3.3. Effect of Retarder

To prolong the gelation time of NPAM/PEI gel system and ensure it migrated into the depth of the reservoir, sodium citrate (NaCit) was added into the gelling solution as a retarder with the concentration ranging from 0.25 to 1.0 wt%. All samples were prepared with fresh water with the formulation of 0.5 wt% NPAM and 0.06 wt% PEI. The experiments were conducted at 80 °C, and the results are given in Figure 5. The gelation time of NPAM/PEI gel system prolonged significantly with the increment of NaCit concentration. Compared to the sample with salt-free (3.2 h), the gelation time was retarded to 21.3 h with the addition of 1.0 wt% NaCit, which increased by approximately 6.6 times. The gelation time varied linearly with the concentration of NaCit, and the relationship is expressed as follows:
GT = 3.58 + 18.6 C N a C i t
where C N a C i t is the concentration of NaCit in mg/L.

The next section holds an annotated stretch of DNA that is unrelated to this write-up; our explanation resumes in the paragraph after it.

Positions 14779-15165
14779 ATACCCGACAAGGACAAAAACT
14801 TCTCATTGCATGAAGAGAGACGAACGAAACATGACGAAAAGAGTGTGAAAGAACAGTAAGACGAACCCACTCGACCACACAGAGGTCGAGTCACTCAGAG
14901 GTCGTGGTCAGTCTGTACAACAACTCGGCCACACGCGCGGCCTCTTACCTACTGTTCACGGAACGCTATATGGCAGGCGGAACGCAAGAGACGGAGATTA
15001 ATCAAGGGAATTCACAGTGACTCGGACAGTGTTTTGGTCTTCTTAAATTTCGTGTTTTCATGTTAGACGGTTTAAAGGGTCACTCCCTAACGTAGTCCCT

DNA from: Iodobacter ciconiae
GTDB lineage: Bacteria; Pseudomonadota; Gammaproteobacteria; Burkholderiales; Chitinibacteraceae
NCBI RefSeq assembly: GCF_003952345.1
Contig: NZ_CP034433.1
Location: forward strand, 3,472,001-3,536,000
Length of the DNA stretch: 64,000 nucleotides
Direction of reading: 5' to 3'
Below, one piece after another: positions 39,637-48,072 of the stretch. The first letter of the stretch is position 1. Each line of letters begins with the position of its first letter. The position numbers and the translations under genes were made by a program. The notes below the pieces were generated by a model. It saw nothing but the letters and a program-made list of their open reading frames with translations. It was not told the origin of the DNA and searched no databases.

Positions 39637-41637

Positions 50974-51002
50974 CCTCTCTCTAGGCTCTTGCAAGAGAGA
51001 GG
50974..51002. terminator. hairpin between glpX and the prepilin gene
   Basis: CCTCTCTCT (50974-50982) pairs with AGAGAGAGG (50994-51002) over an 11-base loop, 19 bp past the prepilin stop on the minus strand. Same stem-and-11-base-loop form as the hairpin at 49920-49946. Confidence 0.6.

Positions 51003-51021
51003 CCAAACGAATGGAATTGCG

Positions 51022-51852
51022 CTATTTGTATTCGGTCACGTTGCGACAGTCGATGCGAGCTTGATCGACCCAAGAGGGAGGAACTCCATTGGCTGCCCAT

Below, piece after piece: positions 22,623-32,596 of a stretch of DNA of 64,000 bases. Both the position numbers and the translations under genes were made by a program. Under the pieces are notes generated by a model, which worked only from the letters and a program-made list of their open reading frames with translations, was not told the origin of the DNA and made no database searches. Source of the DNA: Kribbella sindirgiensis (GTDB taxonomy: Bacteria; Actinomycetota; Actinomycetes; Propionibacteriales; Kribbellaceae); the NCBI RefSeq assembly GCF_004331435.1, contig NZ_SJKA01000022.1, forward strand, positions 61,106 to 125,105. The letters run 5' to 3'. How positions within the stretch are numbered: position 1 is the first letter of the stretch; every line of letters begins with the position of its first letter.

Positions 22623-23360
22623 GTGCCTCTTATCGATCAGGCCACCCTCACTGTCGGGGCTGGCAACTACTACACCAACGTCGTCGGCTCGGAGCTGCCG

To further discuss the retarding capacity of NaCit on NPAM/PEI gel system, the samples in the presence of NaCit, NaCl, and NH4Cl were compared with the same mass fraction in Figure 6. It can be observed that the retarding capacity of NaCit is better than that of NaCl. Despite the addition of NH4Cl results in the longest gelation time, a significant reduction in gel viscosity is also observed, as shown in Figure 6b. The retarding effect of NaCl is mainly due to the charge shielding effect of Na+ on carboxyl groups (COO) of NPAM chains, as shown in Figure 7a. However, the molar concentration of Na+ in NaCit is lower than that of NaCl at the same mass fraction. It suggests that the effect of NaCit on the gelation time of NPAM/PEI gel system is not only due to the charge screening of Na+, but the presence of citrate ions also plays a key role on the delaying of the gelation time. Avadiar reported the PEI molecular adsorbed on the surface of silica particles could remove the citrate ions in solution acted as a bridging agent [30]. It indicated that the interaction between citric ions and PEI due to the opposite charge of their molecules. Moreover, there are three carboxylate groups on the citrate ion. Two possible scenarios, intramolecular and intermolecular interaction, may occur between the carboxylate groups of citrate ions and the ammonium groups on PEI molecules, as illustrated in Figure 7b.